It took decades from the realization that the environment was polluted with excess nitrogen to the first tentative measures being taken. In 1996, a fertilizer ordinance was passed in Germany which, starting in 2010, prescribes a gradual reduction in excess quantities from 90 to 60 kilograms per hectare of agricultural land. In other words, although the annual amount of nitrogen surplus is to be reduced, water and soil are still polluted with reactive nitrogen. In July 2014, the Federal Environment Agency pointed out that, on the one hand, it had succeeded in significantly reducing the input of unused nutrients from "point sources" (insufficiently treated wastewater), but that "the inputs from diffuse sources [...] are still a largely unsolved problem ( put)". The annually registered nitrogen surplus in Germany was reduced from 130 to 101 kilograms per hectare between 1991 and 2012. The target of a reduction to 80 kilograms set by the federal government for 2010 was, however, clearly missed. In 2005, according to the Federal Environment Agency, around 550,000 tons of nitrogen were released into surface waters alone, 62 percent or almost two thirds of this was due to agriculture.
A major cause of nitrogen pollution in EU countries is the population's high consumption of animal protein. The annual per capita consumption of protein per year in Western Europe was 25 kilograms as early as 1960, well above the nutritionally recommended 18 kilograms and consisted of half of vegetable and animal protein. The increase to over 30 kilograms per capita by 2007 was solely due to an increase in animal protein. Further figures clarify the problem with regard to nitrogen pollution: In Europe, the efficiency of nitrogen fertilizers applied to grain is an unsatisfactory 30 to 60 percent, i.e. 40 to 70 percent are not used and pollute the environment. But if the conditions for grain are unsatisfactory, they are catastrophic for meat: Here the nitrogen efficiency - depending on the species - is between 2.5 and 20 percent.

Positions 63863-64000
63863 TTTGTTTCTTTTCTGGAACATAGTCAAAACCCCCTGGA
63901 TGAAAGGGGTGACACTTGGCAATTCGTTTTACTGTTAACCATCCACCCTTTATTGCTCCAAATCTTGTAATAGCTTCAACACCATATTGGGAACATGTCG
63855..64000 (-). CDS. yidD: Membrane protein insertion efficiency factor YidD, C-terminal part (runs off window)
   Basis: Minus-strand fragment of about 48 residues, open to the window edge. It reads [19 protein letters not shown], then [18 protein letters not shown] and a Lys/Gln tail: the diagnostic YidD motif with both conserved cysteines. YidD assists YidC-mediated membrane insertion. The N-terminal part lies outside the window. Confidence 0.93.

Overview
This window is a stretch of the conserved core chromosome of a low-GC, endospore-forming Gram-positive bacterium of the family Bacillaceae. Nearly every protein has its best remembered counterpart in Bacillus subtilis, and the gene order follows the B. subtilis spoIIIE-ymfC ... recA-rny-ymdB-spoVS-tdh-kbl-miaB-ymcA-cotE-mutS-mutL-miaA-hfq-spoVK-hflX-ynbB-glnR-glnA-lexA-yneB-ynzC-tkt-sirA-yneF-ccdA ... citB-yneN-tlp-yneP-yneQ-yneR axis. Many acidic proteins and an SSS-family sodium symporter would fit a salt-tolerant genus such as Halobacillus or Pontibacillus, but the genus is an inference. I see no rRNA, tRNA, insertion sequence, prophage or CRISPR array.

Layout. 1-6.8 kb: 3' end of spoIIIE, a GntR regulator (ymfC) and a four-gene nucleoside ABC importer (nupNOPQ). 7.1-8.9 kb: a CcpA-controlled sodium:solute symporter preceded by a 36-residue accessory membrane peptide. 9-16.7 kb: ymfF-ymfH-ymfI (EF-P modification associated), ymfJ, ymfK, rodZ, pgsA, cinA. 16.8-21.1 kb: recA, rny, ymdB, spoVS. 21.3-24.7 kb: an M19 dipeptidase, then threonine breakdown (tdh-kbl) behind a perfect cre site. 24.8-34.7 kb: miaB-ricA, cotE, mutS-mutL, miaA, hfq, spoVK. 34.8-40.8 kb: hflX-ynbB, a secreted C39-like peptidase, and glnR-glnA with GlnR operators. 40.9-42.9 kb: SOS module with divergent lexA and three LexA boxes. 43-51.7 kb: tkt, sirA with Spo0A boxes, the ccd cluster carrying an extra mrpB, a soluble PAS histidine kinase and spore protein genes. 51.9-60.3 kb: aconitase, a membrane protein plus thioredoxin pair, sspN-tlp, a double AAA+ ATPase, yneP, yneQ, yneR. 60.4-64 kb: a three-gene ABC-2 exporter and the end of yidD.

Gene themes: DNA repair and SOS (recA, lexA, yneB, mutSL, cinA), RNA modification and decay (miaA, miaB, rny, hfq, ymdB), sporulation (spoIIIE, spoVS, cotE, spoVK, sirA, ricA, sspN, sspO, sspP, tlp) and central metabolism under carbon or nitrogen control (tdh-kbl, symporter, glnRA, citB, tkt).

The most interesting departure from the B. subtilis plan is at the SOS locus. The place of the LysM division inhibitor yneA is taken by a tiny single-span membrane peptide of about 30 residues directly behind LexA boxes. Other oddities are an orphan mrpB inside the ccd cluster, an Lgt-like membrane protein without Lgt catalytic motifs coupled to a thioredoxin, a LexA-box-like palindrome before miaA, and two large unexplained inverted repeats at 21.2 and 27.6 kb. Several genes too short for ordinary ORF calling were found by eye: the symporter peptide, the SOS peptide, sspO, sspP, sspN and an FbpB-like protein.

The pollution of the environment by nitrogen is only one aspect, albeit a particularly important one. In addition, there is the energetic inefficiency of intensive agriculture, to which synthetic fertilizers make a significant contribution. Jodi Ziesemer, who carried out a corresponding study for the World Food Organization FAO in 2007, points out that around half of the energy that is directly consumed in this production model is used in the production of nitrogen fertilizers. This explains why almost all agricultural products, even under European conditions, have a significantly better energy balance when grown organically than under conventional conditions. For Great Britain, Ziesemer refers to data that show that in the case of many crops, organic farming achieves energy savings of around 30 percent, and in some cases significantly more. From an energetic point of view, the purpose of agriculture used to be, among other things, to transform solar energy into consumable energy. If you look at the entire current production process for the production of food, then four times more fossil energy is consumed here than subsequently end up on the plate in the form of calories. Both national food energy balances in Denmark and the USA and a Swedish study in which the energy expenditure of daily rations from supermarket purchases were analyzed come to around this value. When comparing agro-ecological small-scale agriculture with conventional cultivation, it can be assumed that there is a difference of up to a hundredfold in energy efficiency. Although this is an extreme value, it gives an idea of the agro-ecological potential for energy savings.